A Message Concerning the Language of ‘Blood Libel’
From: Rabbi Ari Jun | Director, Cincinnati Jewish Community Relations Council
Attention: Lakota Board of Education
Date: Thursday, July 13, 2023
Thank you for corresponding these past few days regarding your 7/9 Facebook post referencing “blood libels.” I appreciated your willingness to share your point of view with me on the matter. However, because we could not reach agreement—and particularly because of your more recent post on 7/12—I write to you personally, publicly, to set forth the concerns that we have as representatives of the Jewish Federation of Cincinnati’s Jewish Community Relations Council (JCRC).
As I noted privately, I do not presume that you made your post on July 9 with an intent to engage in antisemitic activity. Nevertheless, as I explained, the term “blood libel” has a particular historic meaning, and it is specifically associated with a millennia-old form of anti-Jewish persecution. According to the American Jewish Committee’s Translate Hate glossary of terms/phrases linked to antisemitism:
“As one of the longest-standing forms of antisemitism, blood libels have led to horrific violence, destruction, persecution, and massacres of Jewish people and communities—before, during, and beyond the Nazi propaganda that used it to demonize Jews. Despite its utter falsehood and its disavowal by Jews, the Roman Catholic Church, and other nonreligious authorities, blood libel remains an influential myth in the 21st century.”
Universal experience and Jewish tradition teach us that words have consequences. When you write that those concerned “need to get a grip”—doubling down on your stance that it is acceptable to call “critical race theory” a “blood libel”—you use your words in a way that desensitizes people to the very real, literal blood libels that have led to the death and persecution of Jews around the world. Reappropriating the phrase “blood libel” for commentary on contemporary events offends the sensibilities of Jews because it trivializes our history and suffering.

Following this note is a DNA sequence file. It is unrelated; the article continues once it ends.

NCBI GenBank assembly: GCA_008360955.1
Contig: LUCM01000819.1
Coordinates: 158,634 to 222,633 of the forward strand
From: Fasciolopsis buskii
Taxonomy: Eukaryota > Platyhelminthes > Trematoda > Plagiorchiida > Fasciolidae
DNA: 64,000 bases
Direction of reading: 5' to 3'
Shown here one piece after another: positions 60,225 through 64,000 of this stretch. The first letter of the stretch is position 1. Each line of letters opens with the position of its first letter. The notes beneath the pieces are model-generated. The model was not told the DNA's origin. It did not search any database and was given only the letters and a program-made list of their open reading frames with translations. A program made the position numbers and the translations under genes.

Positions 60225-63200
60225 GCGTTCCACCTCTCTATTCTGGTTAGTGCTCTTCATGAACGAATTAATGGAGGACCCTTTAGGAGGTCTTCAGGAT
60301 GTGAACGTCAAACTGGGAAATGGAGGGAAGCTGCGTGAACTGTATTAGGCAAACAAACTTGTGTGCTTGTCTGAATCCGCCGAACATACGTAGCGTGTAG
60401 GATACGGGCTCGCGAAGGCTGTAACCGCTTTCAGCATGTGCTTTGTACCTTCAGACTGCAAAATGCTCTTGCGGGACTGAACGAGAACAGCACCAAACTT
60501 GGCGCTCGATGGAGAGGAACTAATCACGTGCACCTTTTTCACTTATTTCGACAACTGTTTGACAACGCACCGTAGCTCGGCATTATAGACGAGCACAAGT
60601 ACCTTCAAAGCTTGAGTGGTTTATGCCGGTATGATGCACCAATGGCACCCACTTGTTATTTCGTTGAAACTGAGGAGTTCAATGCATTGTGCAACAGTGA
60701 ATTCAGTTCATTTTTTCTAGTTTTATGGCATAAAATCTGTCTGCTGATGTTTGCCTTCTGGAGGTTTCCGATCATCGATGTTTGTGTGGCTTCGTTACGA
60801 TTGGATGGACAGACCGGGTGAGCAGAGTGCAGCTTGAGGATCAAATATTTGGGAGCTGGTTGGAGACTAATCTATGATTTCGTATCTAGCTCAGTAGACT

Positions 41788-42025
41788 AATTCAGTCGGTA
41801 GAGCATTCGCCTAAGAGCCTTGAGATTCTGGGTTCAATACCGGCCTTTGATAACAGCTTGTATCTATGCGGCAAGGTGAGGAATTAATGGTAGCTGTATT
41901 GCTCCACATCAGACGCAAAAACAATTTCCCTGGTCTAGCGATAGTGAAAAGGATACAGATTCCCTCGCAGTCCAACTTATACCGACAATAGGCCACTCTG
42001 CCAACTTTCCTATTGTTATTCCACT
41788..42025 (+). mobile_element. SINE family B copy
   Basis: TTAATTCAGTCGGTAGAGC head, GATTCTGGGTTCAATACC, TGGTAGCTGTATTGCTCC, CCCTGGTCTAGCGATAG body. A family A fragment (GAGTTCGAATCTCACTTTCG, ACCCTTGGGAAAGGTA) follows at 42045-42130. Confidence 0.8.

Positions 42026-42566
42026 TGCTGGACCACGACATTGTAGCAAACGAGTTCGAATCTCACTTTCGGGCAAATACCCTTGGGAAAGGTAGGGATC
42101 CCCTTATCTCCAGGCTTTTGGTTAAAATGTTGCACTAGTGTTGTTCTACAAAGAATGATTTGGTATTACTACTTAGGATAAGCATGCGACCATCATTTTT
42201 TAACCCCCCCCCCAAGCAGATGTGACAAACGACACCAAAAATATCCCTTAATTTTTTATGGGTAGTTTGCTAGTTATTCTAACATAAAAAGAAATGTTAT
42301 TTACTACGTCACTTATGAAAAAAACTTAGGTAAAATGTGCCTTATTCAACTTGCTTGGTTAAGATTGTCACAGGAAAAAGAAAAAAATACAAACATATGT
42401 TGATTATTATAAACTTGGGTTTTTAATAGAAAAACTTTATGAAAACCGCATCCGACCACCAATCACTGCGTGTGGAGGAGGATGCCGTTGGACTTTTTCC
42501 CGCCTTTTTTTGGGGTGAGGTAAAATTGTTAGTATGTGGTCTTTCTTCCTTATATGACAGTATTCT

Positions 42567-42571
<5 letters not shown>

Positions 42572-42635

Once more, we ask that you refrain from characterizing contemporary political challenges as “blood libels.” In this matter, our request is humble, but firm. Of course, you are free to continue to advocate for your values, but please do so without invoking Jewish tragedies. This is a non-partisan request we would ask of any elected official or public figure, regardless of party.
In the hope that we and our children will share brighter tomorrows together,
Rabbi Ari Jun
Director, Cincinnati Jewish Community Relations Council